Speaking of which, here's another common sight East of Adelaide:


Last edited by Wharn; Sep 21, 2012 at 1:55 AM.
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  #89  
Old Posted Sep 21, 2012, 5:22 AM
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Here I will post what I have so far. I took around 500 pictures. I will start off with the map for you.

https://maps.google.ca/maps/ms?msid=...a0f0d011&msa=0

(Remember I only have 50 so far out of the couple hundred that I plan to keep). The map is just to show you that this isn't just a random house every couple of blocks, but rather almost every other house in the entire neighbourhood. I will show pictures in my next post. Obviously my order of taking them is from lowest to highest.
1.



2. The Salter St Bridge. This bridge crosses the CN Yards, one of the biggest problems plaguing Winnipeg's North End. That is the physical barrier (on top of cultural, economic etc. barrier's).



3.



4. A little skyline shot for ya.



5. Looking West over the Bridge.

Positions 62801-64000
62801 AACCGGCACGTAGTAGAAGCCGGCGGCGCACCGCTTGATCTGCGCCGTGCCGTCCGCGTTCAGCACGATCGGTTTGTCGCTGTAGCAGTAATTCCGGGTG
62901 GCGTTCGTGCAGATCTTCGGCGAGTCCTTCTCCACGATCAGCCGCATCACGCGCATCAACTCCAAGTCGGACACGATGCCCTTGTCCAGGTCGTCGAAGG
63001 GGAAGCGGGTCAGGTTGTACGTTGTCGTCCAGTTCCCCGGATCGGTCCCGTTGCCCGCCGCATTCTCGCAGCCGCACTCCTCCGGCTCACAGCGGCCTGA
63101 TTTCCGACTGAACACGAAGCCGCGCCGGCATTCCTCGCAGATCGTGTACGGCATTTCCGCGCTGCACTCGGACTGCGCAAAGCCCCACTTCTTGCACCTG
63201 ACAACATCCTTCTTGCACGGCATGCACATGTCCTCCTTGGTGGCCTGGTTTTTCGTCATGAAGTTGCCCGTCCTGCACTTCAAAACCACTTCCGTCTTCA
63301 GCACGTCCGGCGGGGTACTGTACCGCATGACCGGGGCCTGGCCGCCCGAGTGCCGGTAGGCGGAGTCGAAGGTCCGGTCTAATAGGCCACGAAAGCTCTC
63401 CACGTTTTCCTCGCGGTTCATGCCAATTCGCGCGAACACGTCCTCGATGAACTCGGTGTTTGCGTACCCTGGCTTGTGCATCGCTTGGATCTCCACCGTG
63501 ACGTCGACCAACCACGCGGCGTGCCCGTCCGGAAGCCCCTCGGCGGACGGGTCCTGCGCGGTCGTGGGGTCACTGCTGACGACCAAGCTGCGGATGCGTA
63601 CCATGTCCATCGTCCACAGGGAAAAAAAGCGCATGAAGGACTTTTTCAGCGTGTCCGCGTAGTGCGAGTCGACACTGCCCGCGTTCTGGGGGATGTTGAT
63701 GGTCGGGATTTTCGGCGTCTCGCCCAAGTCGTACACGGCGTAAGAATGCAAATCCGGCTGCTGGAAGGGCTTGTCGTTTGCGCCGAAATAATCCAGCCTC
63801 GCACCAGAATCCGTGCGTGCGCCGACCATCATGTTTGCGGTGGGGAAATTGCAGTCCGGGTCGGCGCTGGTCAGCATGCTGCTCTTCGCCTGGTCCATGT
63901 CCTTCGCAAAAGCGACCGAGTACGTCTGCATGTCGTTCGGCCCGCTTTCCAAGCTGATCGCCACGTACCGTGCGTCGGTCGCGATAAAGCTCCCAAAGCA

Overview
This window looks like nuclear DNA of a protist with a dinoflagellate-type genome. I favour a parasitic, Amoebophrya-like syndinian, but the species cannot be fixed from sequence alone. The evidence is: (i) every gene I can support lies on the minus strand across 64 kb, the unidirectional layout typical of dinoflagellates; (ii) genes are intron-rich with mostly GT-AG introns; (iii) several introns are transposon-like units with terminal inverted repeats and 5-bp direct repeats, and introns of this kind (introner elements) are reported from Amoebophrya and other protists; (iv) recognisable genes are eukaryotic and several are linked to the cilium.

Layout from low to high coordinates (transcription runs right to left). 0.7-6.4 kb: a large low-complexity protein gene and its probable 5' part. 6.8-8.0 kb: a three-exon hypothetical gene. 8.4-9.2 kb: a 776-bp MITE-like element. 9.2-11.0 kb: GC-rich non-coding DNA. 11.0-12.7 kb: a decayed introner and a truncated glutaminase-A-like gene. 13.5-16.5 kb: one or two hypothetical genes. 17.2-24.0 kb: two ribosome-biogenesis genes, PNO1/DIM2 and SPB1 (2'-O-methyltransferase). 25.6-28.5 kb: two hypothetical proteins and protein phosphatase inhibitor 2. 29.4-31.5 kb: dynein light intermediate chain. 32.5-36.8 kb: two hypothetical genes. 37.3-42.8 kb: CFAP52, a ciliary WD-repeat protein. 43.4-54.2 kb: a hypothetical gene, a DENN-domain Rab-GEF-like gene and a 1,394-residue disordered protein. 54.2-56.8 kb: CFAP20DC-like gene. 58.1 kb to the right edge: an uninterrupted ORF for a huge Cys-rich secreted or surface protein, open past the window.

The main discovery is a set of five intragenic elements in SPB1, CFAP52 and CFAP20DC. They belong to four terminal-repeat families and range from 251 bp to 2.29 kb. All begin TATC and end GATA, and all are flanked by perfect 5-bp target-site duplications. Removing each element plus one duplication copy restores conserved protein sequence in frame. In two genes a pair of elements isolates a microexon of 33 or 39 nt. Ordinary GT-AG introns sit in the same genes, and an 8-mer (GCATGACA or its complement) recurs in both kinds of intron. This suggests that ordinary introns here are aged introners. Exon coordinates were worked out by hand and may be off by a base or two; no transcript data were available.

6. Looking at Lord Selkirk Park from the Salter St. Bridge. This is where the North End starts when heading away from downtown. The name of the neighbourhood is also that of the most notorious housing project in the city (Unless one was to argue Gilbert Park a.k.a Jig Town to the West). Fortunately Lord Selkirk Park has been reinventing itself, starting with a head to toe renovation.



7. Anyone who live's in the North End will recognize this sign. Though the style of writing is new, after a new roof job.



8. R.B Russel High School. Situated right on the Border of L.S.P and Dufferin Industrial.



9. The majority of the pictures I took were of vacant lots/Burned out houses. Now, to show you the locations of each picture go to the map and match the location with the corresponding number. I have a couple hundred more to go before I am done, but it has been long enough so I thought I would give you the fifty that I have numbered so far.



10. 9 and 10 are the same lot. The first looking south, the second looking North. Some locations I provided multiple angles to give you a better feel of the area you are looking at.